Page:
The aggressive move to replace the Saturn resulted in a rift between Sega and many of their third-party developers and publishers. North American developers were already hostile to the Saturn because it was difficult to program for, and because they were left out by its early release, so the future project alienated what remaining support Sega had in that region. However, many Japanese developers had strongly supported the Saturn in its homeland and saw little reason for Sega to rush another platform to market. The announcement caused a substantial drop in software sales, causing frustrated third parties to cancel many planned releases. The early abandonment of the Saturn hurt third party software support not only for that system, but also for Sega in general. Several major publishers such as Electronic Arts declined to support the upcoming Dreamcast, which played a part in its discontinuation as well.

Among the games planned to be released in North America or Europe that were canceled including highly anticipated titles such as Sonic X-treme, Policenauts and Lunar: Silver Star Story. A chain reaction of cancellations transformed the 1998 schedule of released games down to a minimum with titles like Steep Slope Sliders, Panzer Dragoon Saga, Burning Rangers, The House of the Dead, Shining Force III (only part one of the three-part series) and Magic Knight Rayearth.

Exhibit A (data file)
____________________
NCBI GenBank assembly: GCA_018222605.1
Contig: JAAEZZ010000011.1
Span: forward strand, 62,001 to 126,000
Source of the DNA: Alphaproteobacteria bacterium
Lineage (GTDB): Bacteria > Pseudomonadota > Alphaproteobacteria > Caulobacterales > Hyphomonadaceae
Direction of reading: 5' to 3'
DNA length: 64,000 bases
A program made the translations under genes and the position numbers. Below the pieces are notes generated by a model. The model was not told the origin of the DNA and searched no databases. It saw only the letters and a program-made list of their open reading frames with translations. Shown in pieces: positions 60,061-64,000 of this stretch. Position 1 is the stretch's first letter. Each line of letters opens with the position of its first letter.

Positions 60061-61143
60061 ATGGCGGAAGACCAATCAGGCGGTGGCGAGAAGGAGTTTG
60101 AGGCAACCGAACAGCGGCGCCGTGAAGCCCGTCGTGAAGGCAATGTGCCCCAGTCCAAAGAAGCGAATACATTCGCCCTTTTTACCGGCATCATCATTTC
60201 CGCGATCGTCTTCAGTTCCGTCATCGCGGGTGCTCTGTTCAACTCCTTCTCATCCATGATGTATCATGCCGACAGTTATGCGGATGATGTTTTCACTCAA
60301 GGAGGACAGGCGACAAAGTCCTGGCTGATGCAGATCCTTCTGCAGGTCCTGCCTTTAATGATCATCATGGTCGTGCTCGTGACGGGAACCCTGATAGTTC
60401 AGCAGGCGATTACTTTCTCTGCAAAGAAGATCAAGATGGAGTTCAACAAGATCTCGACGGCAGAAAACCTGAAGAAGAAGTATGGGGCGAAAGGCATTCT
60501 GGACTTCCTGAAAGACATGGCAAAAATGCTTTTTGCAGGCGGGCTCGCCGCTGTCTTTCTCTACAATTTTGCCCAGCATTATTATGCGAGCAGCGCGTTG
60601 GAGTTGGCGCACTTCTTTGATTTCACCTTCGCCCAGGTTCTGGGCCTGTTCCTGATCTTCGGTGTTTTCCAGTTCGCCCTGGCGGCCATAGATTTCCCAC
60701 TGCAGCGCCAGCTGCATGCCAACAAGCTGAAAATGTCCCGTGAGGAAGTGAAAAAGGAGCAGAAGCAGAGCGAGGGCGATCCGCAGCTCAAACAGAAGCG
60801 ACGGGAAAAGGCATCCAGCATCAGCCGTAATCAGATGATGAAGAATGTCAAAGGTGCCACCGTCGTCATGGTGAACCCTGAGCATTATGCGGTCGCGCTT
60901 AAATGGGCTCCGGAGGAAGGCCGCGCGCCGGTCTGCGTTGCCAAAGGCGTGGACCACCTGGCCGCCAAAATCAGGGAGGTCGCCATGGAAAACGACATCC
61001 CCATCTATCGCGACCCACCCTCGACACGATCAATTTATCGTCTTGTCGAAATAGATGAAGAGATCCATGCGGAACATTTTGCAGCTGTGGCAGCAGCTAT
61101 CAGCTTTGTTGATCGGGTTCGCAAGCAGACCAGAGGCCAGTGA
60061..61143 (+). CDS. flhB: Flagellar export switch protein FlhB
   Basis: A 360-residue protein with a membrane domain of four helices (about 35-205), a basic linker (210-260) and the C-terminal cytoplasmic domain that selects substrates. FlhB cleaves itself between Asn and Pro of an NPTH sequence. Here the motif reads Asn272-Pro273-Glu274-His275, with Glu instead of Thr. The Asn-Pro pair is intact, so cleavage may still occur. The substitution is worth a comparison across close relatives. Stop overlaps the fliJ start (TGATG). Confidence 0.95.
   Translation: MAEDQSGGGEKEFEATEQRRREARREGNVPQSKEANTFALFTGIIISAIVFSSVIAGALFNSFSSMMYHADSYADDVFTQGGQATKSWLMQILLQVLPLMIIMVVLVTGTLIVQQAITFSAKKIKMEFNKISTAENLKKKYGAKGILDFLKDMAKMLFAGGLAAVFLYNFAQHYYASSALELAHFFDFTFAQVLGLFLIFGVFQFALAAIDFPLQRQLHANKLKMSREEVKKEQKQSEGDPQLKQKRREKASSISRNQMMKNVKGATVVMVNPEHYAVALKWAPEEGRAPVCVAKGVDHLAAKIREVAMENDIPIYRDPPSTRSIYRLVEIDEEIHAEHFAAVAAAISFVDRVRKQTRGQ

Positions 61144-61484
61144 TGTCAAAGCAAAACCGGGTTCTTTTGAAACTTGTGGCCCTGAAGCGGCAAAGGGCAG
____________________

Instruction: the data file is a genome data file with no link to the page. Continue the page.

The Saturn was discontinued in both Europe and North America in late 1998, far earlier than the typical 5-year life cycle of most video game consoles.

Saturn models

Asian models

In Japan, Sega licensed the rights to produce Saturns to their hardware partners – Hitachi, who provided the CPUs and several other chips, and JVC who produced the CD drives for most models, although functionally identical Sanyo drives were sometimes used. SunSeibu released a model with a 7-CD changer for use in hotels. The concept of a multi-game player for hotel use is very common in Japan.